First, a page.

I found this last night and I am a bit confused. This picture is from down inside a 6'X 8' manhole. The three feeders you see are 12.47KV and they have an equipment grounding conductor pulled with each run as one would expect to see. One the other hand the single conductors that run with this duct bank are a bit of a mystery. They run all the way back to the 12KV substation and terminate on the equipment grounding bus. I haven't been in the MV Switches on the other end but I can assume they terminate in the same manor there. What would be the purpose of running these extra grounding conductors in a medium voltage duct bank? I have run and seen run a bare copper conductor in the encasement of similar duct banks but again I am at a lose to the theory behind it. Any one have any insight?
PS: The conductors were not continuous in this man hole. They were just coiled up on the floor. But that is a subject for another thread.
When we install a slab box for a xfrmr, we install 2 ground rods, normally at the corners of the box. It looks like these are the grounds, and although installed in an unorthodox manner, what the heck? The pull ropes are only installed to pull in the "real" pull ropes.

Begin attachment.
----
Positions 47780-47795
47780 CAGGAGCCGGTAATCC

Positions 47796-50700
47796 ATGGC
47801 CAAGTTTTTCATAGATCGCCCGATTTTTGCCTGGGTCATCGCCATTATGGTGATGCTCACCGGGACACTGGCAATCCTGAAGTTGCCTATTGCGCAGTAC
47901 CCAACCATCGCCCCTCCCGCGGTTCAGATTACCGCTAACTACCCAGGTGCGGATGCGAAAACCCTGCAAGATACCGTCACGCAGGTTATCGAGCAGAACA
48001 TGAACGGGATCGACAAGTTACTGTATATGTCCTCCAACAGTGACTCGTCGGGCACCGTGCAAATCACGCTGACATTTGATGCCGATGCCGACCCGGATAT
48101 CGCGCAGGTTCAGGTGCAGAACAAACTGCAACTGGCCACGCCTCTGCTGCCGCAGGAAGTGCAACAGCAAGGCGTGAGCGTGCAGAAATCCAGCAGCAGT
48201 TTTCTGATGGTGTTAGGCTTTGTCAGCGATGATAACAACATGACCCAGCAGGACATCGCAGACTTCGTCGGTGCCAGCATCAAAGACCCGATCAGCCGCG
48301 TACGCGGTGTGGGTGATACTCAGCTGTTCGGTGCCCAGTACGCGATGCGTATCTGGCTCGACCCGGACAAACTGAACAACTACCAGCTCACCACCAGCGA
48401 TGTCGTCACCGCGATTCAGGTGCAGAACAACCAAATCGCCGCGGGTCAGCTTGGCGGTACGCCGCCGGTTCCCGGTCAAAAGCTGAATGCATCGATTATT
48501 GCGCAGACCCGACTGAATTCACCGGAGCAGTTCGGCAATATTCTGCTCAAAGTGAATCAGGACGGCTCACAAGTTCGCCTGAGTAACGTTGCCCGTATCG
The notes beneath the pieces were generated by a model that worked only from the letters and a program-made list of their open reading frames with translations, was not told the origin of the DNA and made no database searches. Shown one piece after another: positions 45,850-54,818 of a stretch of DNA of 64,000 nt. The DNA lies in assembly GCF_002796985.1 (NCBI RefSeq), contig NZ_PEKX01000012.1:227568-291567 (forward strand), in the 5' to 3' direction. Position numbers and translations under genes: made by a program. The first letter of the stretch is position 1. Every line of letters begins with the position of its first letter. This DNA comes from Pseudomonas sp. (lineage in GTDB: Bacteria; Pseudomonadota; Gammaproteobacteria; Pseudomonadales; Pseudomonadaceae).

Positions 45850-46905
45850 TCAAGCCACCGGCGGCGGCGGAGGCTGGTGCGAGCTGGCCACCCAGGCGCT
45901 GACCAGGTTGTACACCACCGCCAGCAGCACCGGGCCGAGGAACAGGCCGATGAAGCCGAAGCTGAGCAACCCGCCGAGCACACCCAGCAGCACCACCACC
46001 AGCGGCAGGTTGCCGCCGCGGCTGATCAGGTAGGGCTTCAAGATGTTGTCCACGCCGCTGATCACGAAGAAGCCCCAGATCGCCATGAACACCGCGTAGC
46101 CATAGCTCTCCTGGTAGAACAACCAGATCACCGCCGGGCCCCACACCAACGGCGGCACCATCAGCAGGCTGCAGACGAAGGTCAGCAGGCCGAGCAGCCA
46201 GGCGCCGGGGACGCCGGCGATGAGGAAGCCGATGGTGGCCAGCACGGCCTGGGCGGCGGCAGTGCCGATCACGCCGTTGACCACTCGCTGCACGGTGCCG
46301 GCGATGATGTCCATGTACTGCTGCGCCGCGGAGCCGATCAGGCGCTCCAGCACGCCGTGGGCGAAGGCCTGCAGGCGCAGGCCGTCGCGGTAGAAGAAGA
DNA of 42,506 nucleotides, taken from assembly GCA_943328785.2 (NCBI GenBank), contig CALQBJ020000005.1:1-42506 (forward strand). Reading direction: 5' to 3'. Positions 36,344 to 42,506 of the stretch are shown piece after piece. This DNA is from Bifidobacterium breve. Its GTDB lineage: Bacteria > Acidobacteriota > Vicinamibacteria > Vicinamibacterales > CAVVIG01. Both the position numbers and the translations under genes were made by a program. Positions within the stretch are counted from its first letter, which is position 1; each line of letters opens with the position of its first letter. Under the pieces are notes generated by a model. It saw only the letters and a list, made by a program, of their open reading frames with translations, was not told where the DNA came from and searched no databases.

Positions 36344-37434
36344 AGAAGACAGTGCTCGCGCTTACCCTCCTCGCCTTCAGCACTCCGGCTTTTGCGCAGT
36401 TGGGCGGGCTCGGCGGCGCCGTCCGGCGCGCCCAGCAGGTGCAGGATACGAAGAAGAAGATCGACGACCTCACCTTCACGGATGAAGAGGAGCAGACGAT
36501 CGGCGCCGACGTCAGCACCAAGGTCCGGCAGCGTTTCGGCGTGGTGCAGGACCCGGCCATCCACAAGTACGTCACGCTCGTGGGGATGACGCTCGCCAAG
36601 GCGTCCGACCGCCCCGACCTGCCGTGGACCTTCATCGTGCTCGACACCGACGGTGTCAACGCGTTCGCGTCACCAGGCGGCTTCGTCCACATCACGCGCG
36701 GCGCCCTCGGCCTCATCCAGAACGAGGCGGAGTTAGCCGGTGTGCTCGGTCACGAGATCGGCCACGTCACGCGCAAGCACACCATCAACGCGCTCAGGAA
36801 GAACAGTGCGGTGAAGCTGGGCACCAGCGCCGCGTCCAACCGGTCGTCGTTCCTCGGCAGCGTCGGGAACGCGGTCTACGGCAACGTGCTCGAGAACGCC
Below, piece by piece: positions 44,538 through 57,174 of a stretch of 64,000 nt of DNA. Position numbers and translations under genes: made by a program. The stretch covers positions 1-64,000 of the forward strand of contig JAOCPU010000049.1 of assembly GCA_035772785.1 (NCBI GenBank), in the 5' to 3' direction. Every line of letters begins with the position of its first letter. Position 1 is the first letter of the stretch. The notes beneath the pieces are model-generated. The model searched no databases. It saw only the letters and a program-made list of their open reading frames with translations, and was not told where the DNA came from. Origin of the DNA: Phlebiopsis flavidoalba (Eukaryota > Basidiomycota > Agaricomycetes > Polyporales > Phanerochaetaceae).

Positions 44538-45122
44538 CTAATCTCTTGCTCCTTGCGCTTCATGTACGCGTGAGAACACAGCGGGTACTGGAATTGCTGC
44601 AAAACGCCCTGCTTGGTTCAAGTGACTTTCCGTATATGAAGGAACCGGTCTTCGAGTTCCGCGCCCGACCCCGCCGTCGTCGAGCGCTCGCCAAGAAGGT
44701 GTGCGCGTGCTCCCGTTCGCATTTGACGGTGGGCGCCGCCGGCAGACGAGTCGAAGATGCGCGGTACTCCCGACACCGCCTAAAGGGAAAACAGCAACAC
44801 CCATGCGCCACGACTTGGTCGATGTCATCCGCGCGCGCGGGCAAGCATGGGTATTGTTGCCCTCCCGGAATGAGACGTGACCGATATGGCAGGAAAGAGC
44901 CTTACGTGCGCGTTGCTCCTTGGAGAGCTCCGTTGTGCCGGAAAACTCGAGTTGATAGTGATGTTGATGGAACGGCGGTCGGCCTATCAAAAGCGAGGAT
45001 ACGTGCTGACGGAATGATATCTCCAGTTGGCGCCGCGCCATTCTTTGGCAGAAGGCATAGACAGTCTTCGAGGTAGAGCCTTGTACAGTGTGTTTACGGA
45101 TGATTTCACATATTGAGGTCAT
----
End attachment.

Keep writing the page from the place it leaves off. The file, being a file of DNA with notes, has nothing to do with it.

Thanks for the replies. I answered my own question, however. I found some of the original design drawings. The "extra" ground wires go from a lineup of 12KV switchgear, which is the service for the facility, to wall mounted ground bus' in each unit substation room. This is a typical ground bus where all the local bonds and transformer grounds are connected. I suppose the original designers meant to keep all the different buildings at the same potential. I know of two that aren't though because the original contractor never connected them! The small pull lines were left by the original contractor. The 1/4" line we installed in preparation to pull the 12KV feeder for one of the two 12KV subs we are adding here. We pulled it Friday night (all 1140 feet!). but our drawings did not call for the extra ground that the original design called for. Hmm. This brings up a question. Although this conductor is not required in the NEC, what possible benefits or problems could it bring to the facility?
The typically small cross-sectional area of tape or drain-wire shield conductors in MV90/105 cables has a problem doing what grounding is supposed to do--limit voltage rise and permit fault current to rapidly clear overcurrent conditions.